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RG Week special: The outsider perspective

| By Joanne Christie | Reading Time: 7 minutes
A cultural shift in the industry has seen operators look to ramp up their responsible gaming controls, with many bringing in external help to do so, writes Daniel O’Boyle. But can external consultants really play a role in changing company culture?

A cultural shift in the industry has seen operators look to ramp up their responsible gaming controls, with many bringing in external help to do so, writes Daniel O’Boyle. But can external consultants really play a role in changing company culture?

When Sweden was preparing to launch its re-regulated market for the start of 2019, longtime Svenska Spel responsible gambling advisors Zenita Strandänger and Monica Medvall (pictured) recognised something: their knowledge could prove useful to the market’s new entrants.

“We hoped we would have an open window, as we would call it, where the new licence holders would like to have our help in developing their own responsible gaming strategy,” Medvall explains.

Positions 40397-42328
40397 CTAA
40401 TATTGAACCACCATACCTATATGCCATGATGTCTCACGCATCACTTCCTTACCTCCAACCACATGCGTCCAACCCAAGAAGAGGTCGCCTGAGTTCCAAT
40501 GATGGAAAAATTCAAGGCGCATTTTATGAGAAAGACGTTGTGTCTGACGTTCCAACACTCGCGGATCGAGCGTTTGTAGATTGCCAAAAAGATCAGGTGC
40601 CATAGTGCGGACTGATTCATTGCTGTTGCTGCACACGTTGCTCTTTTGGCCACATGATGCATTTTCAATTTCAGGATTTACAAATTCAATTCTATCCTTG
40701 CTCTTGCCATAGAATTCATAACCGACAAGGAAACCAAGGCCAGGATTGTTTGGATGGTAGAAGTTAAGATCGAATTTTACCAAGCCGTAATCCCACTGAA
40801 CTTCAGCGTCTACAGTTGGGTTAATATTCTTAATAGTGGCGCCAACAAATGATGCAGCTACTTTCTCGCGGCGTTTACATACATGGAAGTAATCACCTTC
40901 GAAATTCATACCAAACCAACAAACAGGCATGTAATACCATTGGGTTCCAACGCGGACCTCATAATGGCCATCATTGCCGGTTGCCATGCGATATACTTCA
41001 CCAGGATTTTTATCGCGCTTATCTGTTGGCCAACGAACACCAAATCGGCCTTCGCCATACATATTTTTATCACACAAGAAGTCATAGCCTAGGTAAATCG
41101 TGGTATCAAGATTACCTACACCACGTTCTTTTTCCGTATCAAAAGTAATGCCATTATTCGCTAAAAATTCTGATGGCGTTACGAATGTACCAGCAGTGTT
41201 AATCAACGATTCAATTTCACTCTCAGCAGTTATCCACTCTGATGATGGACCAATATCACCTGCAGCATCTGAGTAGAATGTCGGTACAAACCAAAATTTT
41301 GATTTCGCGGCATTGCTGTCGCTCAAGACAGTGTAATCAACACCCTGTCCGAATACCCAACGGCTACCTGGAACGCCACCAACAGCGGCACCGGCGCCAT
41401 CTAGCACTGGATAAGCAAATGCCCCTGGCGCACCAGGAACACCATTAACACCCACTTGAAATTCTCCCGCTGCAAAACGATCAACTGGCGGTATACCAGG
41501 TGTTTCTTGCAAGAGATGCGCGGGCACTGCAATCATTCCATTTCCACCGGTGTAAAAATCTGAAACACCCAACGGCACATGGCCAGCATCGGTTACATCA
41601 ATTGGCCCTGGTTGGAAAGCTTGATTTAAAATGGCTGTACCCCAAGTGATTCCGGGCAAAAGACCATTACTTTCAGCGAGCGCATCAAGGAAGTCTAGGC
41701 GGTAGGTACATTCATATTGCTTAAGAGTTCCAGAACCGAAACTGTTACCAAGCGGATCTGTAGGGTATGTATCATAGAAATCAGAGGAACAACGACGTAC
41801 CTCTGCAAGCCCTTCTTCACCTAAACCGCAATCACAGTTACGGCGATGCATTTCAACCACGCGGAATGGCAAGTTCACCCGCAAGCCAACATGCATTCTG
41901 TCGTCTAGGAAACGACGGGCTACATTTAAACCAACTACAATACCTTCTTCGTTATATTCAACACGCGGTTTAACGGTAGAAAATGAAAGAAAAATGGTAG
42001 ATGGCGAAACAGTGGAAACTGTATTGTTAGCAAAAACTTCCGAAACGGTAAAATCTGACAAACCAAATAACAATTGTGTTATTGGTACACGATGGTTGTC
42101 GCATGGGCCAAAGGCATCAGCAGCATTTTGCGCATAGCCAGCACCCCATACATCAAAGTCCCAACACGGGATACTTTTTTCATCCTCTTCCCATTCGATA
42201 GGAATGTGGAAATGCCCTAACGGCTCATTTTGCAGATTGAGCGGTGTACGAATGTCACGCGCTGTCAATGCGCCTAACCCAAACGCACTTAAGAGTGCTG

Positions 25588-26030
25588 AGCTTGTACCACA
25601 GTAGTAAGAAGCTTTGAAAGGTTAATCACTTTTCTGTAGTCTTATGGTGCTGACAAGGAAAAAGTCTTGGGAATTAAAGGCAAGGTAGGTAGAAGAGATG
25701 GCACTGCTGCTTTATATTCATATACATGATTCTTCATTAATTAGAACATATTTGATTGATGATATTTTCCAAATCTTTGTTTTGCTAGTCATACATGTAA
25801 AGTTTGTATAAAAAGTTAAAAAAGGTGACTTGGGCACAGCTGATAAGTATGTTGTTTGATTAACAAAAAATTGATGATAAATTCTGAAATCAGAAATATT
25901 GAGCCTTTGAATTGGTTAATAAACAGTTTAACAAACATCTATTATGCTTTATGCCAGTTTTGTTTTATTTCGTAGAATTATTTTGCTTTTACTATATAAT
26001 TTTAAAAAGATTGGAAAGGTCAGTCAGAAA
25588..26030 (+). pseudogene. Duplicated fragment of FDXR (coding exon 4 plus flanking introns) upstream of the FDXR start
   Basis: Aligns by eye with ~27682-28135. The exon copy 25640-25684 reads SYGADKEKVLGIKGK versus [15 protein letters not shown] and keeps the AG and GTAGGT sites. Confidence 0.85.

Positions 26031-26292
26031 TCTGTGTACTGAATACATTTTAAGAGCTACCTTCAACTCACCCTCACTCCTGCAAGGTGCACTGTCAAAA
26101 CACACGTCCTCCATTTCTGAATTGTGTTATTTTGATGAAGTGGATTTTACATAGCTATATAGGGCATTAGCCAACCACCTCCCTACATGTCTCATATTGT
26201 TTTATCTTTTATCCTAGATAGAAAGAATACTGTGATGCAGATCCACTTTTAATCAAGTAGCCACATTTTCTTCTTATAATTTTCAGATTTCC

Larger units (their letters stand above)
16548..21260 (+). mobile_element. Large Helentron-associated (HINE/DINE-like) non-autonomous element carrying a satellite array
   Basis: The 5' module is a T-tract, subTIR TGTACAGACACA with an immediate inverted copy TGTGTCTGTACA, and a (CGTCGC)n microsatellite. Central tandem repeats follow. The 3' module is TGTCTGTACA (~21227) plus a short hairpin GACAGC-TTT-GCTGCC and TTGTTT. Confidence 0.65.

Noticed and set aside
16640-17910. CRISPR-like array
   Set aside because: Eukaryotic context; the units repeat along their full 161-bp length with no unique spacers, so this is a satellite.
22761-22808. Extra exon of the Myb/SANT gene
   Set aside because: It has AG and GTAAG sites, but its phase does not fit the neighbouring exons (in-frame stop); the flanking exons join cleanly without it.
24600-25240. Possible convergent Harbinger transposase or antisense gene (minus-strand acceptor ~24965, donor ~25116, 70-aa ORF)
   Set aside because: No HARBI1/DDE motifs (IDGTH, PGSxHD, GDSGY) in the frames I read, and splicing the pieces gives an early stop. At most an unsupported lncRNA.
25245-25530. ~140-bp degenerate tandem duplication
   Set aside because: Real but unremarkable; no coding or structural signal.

The pair chose to seize that opportunity, leaving Svenska Spel to create Strandänger & Medvall, a consultancy focused on responsible gambling and sustainability.

The first nine months in the market have suggested that they were certainly right about the difficulties of navigating responsible gambling in Sweden. Sanctions from Spelinspektionen, the Swedish Gambling Authority, are commonplace, while operator association Branschföreningen för Onlinespel decried the apparent lack of clarity of the regulatory framework. Perhaps as a result, operator and market revenue have both taken a hit.

Yet Strandänger and Medvall didn’t seem to get as many calls as they expected.

“Unfortunately, the gambling industry has not been active in looking for our help,” Medvall says. “Some of the gambling companies, mostly the former [monopoly operators] have been more eager to keep up their work. But the companies that were not licensed before 1 January this year now have a chance to contact us and, to be honest, we don’t know why they haven’t.”

“Do they think that as a small business they can manage by themselves?” Medvall asks. “We don’t know just what the obstacle is.”

While the uptake has been slow among new market entrants in Sweden, outside consultants that specialise in corporate social responsibility offer the potential, at least, for a fresh perspective on a company’s strategy.

Raymond Bovero, pictured, right, has also provided advice to operators as a responsible gaming consultant, dealing mostly with lottery operators in Europe and Africa. He spent 22 years working for La Française des Jeux (FDJ), including 13 as the director of its responsible gambling programme, before going into consulting.